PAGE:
[4.5] As in the original, these scenes also address questions of gender: Is Orestes truly guilty of murdering his mother if he did so to avenge his father? But in place of Apollo's argument that mothers are not really parents because their wombs are only the place where the father's seed grows, we get a rather different speech:

[4.6] KLYTEMNESTRA: A sister, a father, a mother—are dead. There has to come an end. But allow me to ask the house: why does the murder of the mother count for less than that of the father? Because the woman is less important. Why is the mother's motive for revenge lesser than the son's? She avenged a daughter; he a father. Because the woman is less important. This woman has paid the price. But this house cannot be a place where the woman is less important. (119)

[4.7] Icke's production does not change the play's ending; Orestes is still acquitted of the charge of murdering Klytemnestra. However, Icke's changes compel us to think about why the ending is the ending, and in particular to consider the patriarchal forces that constrain that ending.

5. Electra

[5.1] In Aeschylus' Oresteia, Electra disappears: she and Orestes plot the deaths of Klytemnestra and Aegisthus, but Orestes alone appears to be responsible for their murders. Icke's production both rewrites and explains that disappearance by suggesting that perhaps she was never there at all.

[5.2] DOCTOR: Your hair was the same? And your footprints and hers were the same? A girl? That doesn't make sense. Listen to me, Orestes…I think we have to consider the possibility that those were your footprints, that that was your hair…You've survived a trauma. Your sister died, Orestes: your sister, Iphigenia. She died. You survived. We have no record of another sister. You had one sister. (100)

[5.3] The idea that Electra is a figment of Orestes' imagination is startling, yet it's an idea for which Icke prepares us throughout the adaptation. Electra appears unambiguously present in the first dinner scene, but something is off: in this and other scenes, Klytemnestra or Cilissa address Electra as Orestes (25, 31, 90). In retrospect it seems clear that the first family dinner scene was not an unmediated glimpse of the past but Orestes' own unreliable memory of events. In later scenes, Electra's presence is even more ambiguous: when Orestes mentions Electra, other characters don't react or don't recognize the name.

[5.4] Making Electra imaginary renders eerie rather than amusing the famous scene, later parodied by Euripedes, in which Electra recognizes the presence of Orestes by a lock of hair and a footprint. In Icke's adaptation, the scene shows that something is wrong with Orestes' perception of reality. Transforming this element of the story also allows Icke to comment on the story as a whole. Why is Orestes the only one on trial? Why does the trilogy bear his name? Why is the woman less important?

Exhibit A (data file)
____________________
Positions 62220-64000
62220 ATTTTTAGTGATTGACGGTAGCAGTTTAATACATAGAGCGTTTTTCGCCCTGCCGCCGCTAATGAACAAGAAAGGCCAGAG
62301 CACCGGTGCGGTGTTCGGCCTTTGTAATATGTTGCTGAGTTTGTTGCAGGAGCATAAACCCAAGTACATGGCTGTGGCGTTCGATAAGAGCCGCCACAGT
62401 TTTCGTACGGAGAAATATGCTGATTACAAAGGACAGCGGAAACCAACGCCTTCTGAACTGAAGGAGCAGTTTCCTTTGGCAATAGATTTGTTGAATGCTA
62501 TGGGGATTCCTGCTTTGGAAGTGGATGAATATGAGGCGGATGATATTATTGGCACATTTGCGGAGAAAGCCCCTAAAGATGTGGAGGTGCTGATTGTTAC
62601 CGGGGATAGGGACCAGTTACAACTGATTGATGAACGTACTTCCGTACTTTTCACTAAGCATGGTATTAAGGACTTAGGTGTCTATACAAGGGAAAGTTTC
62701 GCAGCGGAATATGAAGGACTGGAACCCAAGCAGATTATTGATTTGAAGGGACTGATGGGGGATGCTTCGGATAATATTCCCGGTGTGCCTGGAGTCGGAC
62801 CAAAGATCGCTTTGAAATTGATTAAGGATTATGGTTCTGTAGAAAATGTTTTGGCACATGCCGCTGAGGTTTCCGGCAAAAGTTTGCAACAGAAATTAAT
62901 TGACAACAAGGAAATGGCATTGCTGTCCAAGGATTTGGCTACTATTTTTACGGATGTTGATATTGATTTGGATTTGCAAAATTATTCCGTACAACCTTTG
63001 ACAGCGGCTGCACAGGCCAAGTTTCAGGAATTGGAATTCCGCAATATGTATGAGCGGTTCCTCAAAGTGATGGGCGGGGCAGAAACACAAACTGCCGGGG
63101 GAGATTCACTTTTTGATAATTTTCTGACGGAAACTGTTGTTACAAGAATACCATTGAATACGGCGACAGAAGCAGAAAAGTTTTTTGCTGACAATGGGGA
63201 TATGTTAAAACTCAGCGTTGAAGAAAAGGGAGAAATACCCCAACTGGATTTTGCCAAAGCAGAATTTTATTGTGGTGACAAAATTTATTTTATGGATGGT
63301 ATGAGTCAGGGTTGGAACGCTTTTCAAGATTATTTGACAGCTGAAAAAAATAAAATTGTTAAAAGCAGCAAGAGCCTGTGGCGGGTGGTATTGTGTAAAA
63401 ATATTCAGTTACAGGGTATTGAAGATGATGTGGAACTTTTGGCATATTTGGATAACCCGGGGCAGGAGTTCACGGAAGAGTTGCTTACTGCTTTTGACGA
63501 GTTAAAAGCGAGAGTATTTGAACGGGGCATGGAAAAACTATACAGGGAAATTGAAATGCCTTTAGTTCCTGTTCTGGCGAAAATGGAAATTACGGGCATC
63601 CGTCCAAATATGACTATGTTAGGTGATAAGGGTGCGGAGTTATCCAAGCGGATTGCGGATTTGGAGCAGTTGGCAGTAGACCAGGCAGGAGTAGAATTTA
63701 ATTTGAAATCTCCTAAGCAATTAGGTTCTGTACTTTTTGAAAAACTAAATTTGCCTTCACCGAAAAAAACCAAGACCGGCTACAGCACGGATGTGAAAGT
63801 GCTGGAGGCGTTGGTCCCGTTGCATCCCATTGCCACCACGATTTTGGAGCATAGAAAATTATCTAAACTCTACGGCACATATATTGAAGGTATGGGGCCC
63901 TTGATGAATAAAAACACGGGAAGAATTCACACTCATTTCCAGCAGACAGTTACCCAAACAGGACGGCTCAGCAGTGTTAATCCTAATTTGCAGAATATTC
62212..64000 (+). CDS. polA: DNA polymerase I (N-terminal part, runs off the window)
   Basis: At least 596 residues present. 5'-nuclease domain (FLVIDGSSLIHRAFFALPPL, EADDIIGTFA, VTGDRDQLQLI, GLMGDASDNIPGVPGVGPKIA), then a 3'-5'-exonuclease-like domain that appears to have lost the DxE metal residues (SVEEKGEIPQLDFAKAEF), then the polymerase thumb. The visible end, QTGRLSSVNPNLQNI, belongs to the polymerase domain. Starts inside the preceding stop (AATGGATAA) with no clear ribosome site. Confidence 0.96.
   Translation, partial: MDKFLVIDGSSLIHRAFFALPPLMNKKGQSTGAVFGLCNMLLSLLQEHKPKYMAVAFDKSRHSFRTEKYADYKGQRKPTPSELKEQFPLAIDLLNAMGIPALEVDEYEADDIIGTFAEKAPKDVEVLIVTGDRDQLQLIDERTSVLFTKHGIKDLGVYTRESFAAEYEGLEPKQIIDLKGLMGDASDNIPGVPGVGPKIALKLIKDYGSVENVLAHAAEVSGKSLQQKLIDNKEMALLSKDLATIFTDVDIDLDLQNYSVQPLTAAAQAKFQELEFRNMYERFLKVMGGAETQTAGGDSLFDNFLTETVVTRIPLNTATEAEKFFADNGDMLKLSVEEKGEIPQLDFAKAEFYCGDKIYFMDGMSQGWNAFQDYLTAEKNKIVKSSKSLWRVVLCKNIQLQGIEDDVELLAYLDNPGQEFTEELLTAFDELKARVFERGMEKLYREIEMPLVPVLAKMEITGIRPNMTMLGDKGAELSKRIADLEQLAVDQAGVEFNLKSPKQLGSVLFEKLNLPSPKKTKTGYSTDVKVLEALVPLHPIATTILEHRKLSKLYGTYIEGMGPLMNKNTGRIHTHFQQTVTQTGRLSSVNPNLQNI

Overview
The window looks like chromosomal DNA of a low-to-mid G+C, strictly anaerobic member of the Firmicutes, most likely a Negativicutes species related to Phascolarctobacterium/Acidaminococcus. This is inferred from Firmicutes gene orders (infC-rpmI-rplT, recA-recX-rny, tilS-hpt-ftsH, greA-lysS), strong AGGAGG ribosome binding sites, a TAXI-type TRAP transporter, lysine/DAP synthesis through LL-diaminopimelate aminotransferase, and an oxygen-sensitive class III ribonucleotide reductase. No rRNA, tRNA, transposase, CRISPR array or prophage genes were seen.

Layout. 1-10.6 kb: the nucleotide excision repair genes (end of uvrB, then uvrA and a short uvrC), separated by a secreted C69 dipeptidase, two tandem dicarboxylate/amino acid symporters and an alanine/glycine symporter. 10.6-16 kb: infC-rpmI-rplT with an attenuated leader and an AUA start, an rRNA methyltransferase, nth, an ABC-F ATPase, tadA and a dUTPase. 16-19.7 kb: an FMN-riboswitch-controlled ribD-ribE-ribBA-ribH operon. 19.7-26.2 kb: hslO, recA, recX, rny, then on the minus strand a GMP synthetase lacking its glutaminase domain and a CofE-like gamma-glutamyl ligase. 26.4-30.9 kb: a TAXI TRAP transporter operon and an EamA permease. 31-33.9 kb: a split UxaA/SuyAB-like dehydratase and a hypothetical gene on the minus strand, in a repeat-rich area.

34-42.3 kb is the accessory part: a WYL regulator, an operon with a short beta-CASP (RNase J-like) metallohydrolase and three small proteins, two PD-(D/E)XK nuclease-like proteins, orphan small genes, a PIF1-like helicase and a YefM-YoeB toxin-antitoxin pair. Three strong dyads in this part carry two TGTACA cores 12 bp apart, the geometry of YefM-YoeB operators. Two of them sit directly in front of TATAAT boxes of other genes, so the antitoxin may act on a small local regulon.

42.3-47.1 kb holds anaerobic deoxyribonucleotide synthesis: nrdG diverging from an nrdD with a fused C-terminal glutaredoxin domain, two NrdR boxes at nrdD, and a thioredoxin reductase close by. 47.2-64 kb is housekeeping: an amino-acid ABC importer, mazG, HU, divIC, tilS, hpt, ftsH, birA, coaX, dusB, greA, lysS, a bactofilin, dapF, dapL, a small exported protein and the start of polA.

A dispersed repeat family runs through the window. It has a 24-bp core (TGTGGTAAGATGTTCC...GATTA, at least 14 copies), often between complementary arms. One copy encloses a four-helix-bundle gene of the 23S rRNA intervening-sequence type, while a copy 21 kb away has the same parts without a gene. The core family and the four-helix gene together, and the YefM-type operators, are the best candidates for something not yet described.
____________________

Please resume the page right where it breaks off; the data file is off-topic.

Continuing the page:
6. Conclusion

[6.1] As Goldhill observes, "the danger for any work when it becomes a classic is that it remains under aspic, an out-of-date dish admired out of duty. Aeschylus' Oresteia is undoubtedly one of the greatest works of western culture, but it needs continual and active re-engagement with its immense potential to make it speak with its true insistence and power. All translators are traitors, but some traitors turn out to be liberators who let us recalibrate what matters, and see the world from a startlingly new perspective" (7). Icke's adaptation and production provide precisely that active re-engagement.

[6.2] As I filed into the lobby of the Almeida Theatre for the first interval—ten minutes exactly, marked by LED displays (onstage and in the lobby) counting down the time remaining—I overheard a fellow theatre-goer complaining to his companion, "Well, but a contemporary setting doesn't make any sense for the story. Human sacrifice! It's absurd, isn't it. People don't do that anymore."

[6.3] Even at the best productions, I suppose, someone is going to miss the point.

7. Works cited

Aeschylus. 2015. Oresteia. Adapted by Robert Icke. London: Oberon.

Clapp, Susannah. 2015. "A Terrifying Immediacy." Review of Oresteia, adapted and directed by Robert Icke, Almeida Theatre, London. The Observer, June 7. http://www.theguardian.com/stage/2015/jun/07/oresteia-almeida-review-lia-williams-angus-wright.

Coppa, Francesca. 2006. "Writing Bodies in Space: Media Fanfiction as Theatrical Performance." In Fan Fiction and Fan Communities in the Age of the Internet, edited by Karen Hellekson and Kristina Busse, 218–37. Jefferson, NC: McFarland.

Goldhill, Simon. 2015. Introduction to Oresteia, by Aeschylus, adapted by Robert Icke, 4–7. London: Oberon.

Higgins, Charlotte. 2015. "Kill and Counter-Kill: Why Does the Oresteia Still Slay Them?" The Guardian, May 22. http://www.theguardian.com/stage/2015/may/22/blood-oresteia-aeschylus-tragedy-almeida-globe-home-theatre.